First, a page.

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Authors Tell Stories of 15 Israelis’ Resilience

San Diego Jewish World

December 3, 2020

Isresilience: What Israelis Can Teach the World by Michael Dickson & Naomi L. Baum, Gefen Publishing House, {c) 2020; ISBN 9789657-023464; available via

SAN DIEGO — In this book, we meet 15 Israelis who overcame difficult challenges in their lives and went on to praiseworthy accomplishments. The sketches are of Israeli sabras and olim, men and women, young and old. Through the entire narrative, authors Dickson, who is executive director of StandWithUs in Israel, and Baum, a PhD known for her studies of resilience, examine how these Israelis were able to overcome the obstacles that life put in their way. They suggest that there are three important ingredients to resilience: empathy, flexibility, and meaning making, which might be better understood as a sense of purpose.

Here is a sketch of the men and women whose stories may be found in the book:

Avigdor Kahalani participated in a monumental tank battle in the Golan Heights during the Yom Kippur War, in which 170 Israeli tanks successfully faced off 1,200 Syrian tanks. The battle came six years after Kahalani suffered burns over 60 percent of his body when his tank was hit and caught fire during the Six Day War of 1967. Today a man in his 70s, Kahalani told interviewers: “In Hebrew, the word gever (man) is derived from the word l’hitgaber (overcome) and the word gevurah (bravery). If I had any kind of bravery, it was overcoming my injuries and returning to my tank, not because I stopped the Syrians in their tracks. i overcame my fears; that’s where my bravery was.” The authors added, “He overcame those fears via sheer force of will–mind over matter.”

Natan Sharansky was a “refusenik” and a “prisoner of conscience” in the old Soviet Union who spent years in the isolated prison system known as the gulag, only eventually to be ordered released by Soviet leader Mikhail Gorbachev, who was bowing to world opinion. In his memoir, Fear No Evil, Sharansky wrote: “I decided it was best to treat my captors like the weather. A storm can cause you problems, and sometimes those problems can be humiliating. But the storm itself doesn’t humiliate you.’ He repeated this himself as a mantra: “Nothing they do can humiliate me.” Sharansky went on to become an important political figure in Israel and later served as chairman of the Jewish Agency for Israel.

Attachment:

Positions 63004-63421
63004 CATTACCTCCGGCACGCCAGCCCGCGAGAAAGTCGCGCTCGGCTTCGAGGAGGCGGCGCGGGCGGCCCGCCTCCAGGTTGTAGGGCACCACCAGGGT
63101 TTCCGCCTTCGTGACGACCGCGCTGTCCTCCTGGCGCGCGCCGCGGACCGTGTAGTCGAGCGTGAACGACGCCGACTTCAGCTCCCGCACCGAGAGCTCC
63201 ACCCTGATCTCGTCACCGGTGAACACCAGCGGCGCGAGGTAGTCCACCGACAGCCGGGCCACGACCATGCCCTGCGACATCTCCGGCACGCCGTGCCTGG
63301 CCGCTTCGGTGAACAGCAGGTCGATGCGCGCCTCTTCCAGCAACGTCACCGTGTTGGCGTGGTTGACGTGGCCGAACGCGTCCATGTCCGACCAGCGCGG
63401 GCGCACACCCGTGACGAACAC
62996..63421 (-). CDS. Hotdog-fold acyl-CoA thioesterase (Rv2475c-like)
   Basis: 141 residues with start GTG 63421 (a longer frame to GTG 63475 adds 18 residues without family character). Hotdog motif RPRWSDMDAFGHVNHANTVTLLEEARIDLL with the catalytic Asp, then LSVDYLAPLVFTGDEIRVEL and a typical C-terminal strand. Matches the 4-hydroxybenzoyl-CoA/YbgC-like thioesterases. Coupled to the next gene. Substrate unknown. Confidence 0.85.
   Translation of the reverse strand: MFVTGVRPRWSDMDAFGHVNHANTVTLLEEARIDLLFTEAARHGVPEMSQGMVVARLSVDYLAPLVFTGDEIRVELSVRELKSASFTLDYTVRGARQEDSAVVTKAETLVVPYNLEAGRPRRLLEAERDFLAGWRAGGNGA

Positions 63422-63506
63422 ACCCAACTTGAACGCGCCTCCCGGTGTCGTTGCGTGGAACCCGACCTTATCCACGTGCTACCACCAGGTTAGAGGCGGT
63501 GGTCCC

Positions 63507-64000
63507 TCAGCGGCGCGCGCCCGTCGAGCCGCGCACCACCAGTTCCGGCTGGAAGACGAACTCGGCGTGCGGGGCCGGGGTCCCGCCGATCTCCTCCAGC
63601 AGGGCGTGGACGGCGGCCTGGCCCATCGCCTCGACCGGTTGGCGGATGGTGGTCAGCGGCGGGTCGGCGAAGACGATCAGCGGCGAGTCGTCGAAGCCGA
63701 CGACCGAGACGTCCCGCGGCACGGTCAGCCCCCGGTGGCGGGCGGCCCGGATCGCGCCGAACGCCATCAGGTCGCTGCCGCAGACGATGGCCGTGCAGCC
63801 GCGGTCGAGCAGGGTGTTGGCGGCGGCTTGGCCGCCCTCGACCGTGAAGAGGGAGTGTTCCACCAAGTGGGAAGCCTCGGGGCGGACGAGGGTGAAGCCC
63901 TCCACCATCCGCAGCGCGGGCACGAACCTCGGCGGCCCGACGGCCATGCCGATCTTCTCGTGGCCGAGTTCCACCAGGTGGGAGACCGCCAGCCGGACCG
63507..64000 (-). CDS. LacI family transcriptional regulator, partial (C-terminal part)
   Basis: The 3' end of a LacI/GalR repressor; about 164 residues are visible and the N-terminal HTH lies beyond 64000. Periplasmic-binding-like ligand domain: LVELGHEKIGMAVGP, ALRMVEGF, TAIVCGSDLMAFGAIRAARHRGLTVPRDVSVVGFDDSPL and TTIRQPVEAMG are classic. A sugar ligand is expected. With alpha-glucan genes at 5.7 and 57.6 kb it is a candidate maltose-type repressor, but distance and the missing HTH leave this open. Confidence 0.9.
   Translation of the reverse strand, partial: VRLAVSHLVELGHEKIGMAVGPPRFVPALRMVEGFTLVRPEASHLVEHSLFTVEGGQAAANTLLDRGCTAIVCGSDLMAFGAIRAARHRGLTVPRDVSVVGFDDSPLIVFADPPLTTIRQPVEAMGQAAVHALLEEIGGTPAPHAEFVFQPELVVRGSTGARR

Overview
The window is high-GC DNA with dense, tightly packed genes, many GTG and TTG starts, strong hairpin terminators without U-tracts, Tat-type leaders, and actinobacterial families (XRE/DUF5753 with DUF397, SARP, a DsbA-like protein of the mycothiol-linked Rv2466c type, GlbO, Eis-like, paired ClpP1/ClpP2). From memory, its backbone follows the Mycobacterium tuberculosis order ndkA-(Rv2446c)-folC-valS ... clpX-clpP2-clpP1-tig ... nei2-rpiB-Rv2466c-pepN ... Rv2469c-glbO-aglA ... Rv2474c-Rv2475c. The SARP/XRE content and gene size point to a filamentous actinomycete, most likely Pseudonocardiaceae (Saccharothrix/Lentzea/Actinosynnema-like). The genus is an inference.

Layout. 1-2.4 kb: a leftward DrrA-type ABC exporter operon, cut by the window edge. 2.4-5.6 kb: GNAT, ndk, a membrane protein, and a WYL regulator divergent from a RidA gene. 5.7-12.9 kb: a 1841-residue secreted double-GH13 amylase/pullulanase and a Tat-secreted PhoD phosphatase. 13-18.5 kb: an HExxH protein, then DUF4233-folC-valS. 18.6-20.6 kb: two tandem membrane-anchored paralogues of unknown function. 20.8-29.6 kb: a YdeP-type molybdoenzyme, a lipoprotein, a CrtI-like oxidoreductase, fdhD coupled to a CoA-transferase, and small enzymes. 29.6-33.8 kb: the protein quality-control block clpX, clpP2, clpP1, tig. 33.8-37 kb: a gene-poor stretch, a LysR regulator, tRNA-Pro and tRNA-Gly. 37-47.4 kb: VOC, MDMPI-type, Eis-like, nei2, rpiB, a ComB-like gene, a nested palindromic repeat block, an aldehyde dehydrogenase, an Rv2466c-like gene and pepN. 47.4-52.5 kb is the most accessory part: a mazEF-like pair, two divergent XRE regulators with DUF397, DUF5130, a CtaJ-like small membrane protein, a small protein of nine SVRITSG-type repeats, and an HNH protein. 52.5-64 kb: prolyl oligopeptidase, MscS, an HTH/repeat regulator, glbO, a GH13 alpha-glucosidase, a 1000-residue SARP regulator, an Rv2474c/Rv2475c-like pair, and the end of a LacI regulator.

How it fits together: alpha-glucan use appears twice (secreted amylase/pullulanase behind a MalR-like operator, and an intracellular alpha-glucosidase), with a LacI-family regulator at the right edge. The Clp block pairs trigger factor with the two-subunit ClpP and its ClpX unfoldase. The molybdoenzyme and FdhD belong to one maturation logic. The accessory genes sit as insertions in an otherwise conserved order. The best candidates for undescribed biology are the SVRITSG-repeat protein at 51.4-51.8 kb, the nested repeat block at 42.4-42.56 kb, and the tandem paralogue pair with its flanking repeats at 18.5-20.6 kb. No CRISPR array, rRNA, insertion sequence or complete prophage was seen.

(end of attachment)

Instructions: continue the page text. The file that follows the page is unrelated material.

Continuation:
Shula Mola and Mequnante Rahamim dreamed of someday reaching Jerusalem from their native Ethiopia. Their separate ways there meant walking and hiding for many miles, having their lives threatened, their possessions stolen, helping weaker refugees, and feeling constant hunger and pain en route to a transit camp in the Sudan. Mequnante credited the education he received from his mother for his ability to withstand the hardships. Shula said she had two sources of resilience. First was her strong legs, which not only carried her but her sick baby brother on her back. Second for her and Mequnante, was the “dream of Jerusalem and the Holy Temple,” wrote the authors. “Their vision drove them forward and kept them going ….”

Noam Gershony was Israel’s first para-Olympic gold medalist who excelled in playing tennis in his wheelchair six years after the helicopter he piloted crash landed on a return mission from the Gaza Strip. His copilot was killed in the crash, and he was left barely alive with two broken arms, two broken legs, a broken pelvis, vertebrae, left elbow, left shoulder, and jaw. While in the hospital, he went into a deep depression until the parents of his copilot, Ran Kochba, and the parents of another pilot, Tom Farkash, who had been killed in an unrelated crash, visited him in the hospital. Tom’s sister had composed and sang a song called “A Million Stars” in Tom’s memory. The visits prompted Naom to decide, “I will never get depressed about my new physical or mental status again, because I am alive.” His advice to others facing hardship, “on a daily basis … find the thing that will remind you how good your life is. Turn everything that happens to you into a positive.”